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Purpose To determine whether low levels of recall lead to increased interval cancers and the magnitude of this effect. Materials and Methods The authors retrospectively analyzed prospectively collected data from the UK National Health Service Breast Screening Programme during a 36-month period (April 1, 2005 to March 31, 2008), with 3-year follow-up in women aged 50-70 years. Data on recall, cancers detected at screening, and interval cancers were available for each of the 84 breast screening units and for each year (n = 252). The association between interval cancers and recalls was modeled by using Poisson regression on aggregated data and according to age (5-year intervals) and screening type (prevalent vs incident). Results The authors analyzed 5 126 689 screening episodes, demonstrating an average recall to assessment rate (RAR) of 4.56% (range, 1.64%-8.42%; standard deviation, 1.15%), cancer detection rate of 8.1 per 1000 women screened, and interval cancer rate (ICR) of 3.1 per 1000 women screened. Overall, a significant negative association was found between RAR and ICR (Poisson regression coefficient: -0.039 [95% confidence interval: -0.062, -0.017]; P = .001), with approximately one fewer interval cancer for every additional 80-84 recalls. Subgroup analysis revealed similar negative correlations in women aged 50-54 years (P = .002), 60-64 years (P = .01), and 65-69 years (P = .008) as well as in incident screens (P = .001) and prevalent screens (P = .04). No significant relationship was found in women aged 55-59 years (P = .46). Conclusion There was a statistically significant negative correlation between RAR and ICR, which suggests the merit of a minimum threshold for RAR. © RSNA, 2018 Online supplemental material is available for this article.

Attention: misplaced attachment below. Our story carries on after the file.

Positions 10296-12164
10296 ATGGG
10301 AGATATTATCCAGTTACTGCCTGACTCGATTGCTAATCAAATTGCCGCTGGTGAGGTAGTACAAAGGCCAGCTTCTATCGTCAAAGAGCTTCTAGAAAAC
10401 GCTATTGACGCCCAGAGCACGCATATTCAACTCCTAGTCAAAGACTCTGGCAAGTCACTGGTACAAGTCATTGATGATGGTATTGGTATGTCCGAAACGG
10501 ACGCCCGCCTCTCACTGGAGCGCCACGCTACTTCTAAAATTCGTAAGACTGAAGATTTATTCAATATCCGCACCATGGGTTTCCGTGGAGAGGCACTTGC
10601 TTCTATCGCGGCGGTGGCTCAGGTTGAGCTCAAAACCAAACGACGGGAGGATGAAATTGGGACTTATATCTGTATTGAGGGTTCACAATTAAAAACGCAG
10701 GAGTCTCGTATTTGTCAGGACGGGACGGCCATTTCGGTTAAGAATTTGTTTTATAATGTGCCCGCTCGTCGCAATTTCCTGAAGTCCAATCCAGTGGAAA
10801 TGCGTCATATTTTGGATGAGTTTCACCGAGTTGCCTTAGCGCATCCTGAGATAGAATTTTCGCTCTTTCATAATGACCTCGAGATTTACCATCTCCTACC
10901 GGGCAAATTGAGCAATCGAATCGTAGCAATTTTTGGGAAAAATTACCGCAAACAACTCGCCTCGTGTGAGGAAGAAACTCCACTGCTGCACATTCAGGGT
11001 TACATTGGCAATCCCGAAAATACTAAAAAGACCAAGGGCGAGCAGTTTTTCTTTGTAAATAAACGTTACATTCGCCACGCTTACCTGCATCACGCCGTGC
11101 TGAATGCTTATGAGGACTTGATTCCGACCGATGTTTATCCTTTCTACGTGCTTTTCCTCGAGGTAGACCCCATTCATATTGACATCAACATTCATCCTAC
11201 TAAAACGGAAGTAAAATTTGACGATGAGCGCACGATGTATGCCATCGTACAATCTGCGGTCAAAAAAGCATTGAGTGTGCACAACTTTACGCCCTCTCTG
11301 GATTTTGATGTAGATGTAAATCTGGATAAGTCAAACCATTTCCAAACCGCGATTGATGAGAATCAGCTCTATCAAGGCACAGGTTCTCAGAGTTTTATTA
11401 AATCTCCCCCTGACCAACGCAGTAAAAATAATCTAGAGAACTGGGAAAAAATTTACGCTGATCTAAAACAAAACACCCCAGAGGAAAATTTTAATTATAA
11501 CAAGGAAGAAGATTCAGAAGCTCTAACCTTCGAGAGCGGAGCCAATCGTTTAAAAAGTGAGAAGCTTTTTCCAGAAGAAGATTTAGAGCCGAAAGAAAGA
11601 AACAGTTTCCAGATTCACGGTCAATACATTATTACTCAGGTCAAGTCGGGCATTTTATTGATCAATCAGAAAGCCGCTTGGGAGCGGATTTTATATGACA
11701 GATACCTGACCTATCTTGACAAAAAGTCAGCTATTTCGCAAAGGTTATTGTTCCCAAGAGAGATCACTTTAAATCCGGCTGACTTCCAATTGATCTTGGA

Original publication




Journal article



Publication Date





47 - 54


Age Factors, Aged, Breast, Breast Neoplasms, Cohort Studies, Female, Follow-Up Studies, Humans, Mammography, Mass Screening, Middle Aged, Prevalence, Prospective Studies, Retrospective Studies, Risk Assessment, United Kingdom